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  • Aug 23, 2014
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RIGHTS

Christians in prayer rally to fight gay law proposal

Religious groups say their freedom of speech is threatened by move to protect the rights of sexual minorities

PUBLISHED : Monday, 14 January, 2013, 12:00am
UPDATED : Monday, 14 January, 2013, 7:26am
 

Poll

  • Yes: 81%
  • No: 19%
14 Jan 2013
  • Yes
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Total number of votes recorded: 461

Thousands of Christians staged a rally outside government headquarters yesterday to show their opposition to proposed legislation that would outlaw discrimination against sexual minorities.

The Evangelical Free Church of China Yan Fook Church, which organised the event, estimated that up to 50,000 people joined the "Inclusive Love Praying Concert" at Tamar Park, Admiralty, to voice their disapproval through singing and praying. They said such a law would restrict their freedom of speech on gay rights. Police put the turnout at 5,000.

"If this becomes the law, those who oppose homosexuality will have their freedom of speech restricted," said the Reverend Jayson Tam, convenor of the "praying concert".

In a separate public event, Secretary for Constitutional and Mainland Affairs Raymond Tam Chi-yuen said Chief Executive Leung Chun-ying would disclose shortly whether a public consultation would be launched.

"In this regard, our colleagues have already made preparations. We are ready [for a public consultation] once the chief executive finds it is the appropriate time … Once there are further communications and public discussions [in the community], I believe there will be an opportunity to conduct a public consultation, details of which will be addressed in the policy address," Tam said.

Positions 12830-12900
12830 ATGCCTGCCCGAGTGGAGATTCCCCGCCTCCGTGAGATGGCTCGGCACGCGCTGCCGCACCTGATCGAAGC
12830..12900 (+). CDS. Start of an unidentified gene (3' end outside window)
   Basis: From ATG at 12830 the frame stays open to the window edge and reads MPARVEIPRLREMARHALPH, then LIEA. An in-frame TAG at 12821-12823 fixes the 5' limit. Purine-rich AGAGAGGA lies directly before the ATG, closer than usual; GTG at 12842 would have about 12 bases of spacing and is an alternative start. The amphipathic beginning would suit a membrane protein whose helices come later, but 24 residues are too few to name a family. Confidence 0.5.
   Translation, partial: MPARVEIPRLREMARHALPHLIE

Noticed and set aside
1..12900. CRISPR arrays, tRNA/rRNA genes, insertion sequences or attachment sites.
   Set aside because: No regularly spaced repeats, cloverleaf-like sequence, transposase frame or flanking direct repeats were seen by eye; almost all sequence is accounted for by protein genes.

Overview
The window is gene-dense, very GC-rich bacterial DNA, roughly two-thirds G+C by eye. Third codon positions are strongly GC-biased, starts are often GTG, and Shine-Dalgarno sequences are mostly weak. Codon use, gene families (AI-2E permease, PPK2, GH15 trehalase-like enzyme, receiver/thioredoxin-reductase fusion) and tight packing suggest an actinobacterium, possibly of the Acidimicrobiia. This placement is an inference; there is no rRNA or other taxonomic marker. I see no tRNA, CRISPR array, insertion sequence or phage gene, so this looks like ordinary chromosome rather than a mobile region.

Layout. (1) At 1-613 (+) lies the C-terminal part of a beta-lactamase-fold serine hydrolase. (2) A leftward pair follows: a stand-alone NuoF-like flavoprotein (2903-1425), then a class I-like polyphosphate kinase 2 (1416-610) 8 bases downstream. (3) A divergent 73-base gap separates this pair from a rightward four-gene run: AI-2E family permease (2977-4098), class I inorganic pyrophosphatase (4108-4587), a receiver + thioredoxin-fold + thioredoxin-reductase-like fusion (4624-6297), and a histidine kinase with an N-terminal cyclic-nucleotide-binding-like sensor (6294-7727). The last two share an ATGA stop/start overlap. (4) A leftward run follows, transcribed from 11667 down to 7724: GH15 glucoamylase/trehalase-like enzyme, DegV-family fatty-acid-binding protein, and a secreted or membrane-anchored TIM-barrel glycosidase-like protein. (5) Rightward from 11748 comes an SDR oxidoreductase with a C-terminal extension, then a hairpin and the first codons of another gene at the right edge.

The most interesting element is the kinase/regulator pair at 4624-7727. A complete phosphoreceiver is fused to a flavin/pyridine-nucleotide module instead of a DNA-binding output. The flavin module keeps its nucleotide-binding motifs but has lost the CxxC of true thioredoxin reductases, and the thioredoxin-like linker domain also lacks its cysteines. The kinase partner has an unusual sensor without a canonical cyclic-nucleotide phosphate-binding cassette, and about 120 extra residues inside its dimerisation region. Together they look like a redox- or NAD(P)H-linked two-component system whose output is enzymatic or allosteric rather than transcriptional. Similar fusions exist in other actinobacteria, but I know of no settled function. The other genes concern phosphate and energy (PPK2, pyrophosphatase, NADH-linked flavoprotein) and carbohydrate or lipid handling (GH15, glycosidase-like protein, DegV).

The chief executive delivers his maiden policy address on Wednesday.

The Reverend Tam said there were examples in Western countries of similar legislation leading to "reverse" discrimination. He added they did not oppose the government launching a consultation on the law, but they would voice their opposing views.

Wong Man-leung, 55, a Christian at the event, said: "I respect [gay people]. But I may be in trouble if I carelessly say something wrong about them."

He said homosexuality was against the idea of family in traditional Chinese culture.

Ann Chan, 22, a student, said: "I don't want the legislation as homosexuality goes against our Christian values." She was open to a consultation but would express her opposition.

Openly gay lawmaker Raymond Chan Chi-chuen said participants were misled. "I believe they were mobilised to come because there were people saying if legislation is approved, they can't talk about homosexuality in church or even Christian doctrine anymore," he said.

Chan said he was not hopeful that the chief executive would include the consultation in his policy address, but he would continue fighting for it as the first step to legislation to protect gay rights.

A gay-friendly clergy said Christians should be more inclusive of homosexuality.

"The world has changed. We should give gay people more reasonable treatment," said Silas Wong Kwok-yiu of the Blessed Minority Christian Fellowship.

The South China Morning Post reported on Wednesday that there was no timetable within the government for rolling out the consultation because it wanted to deal with "livelihood matters" first, a government source said.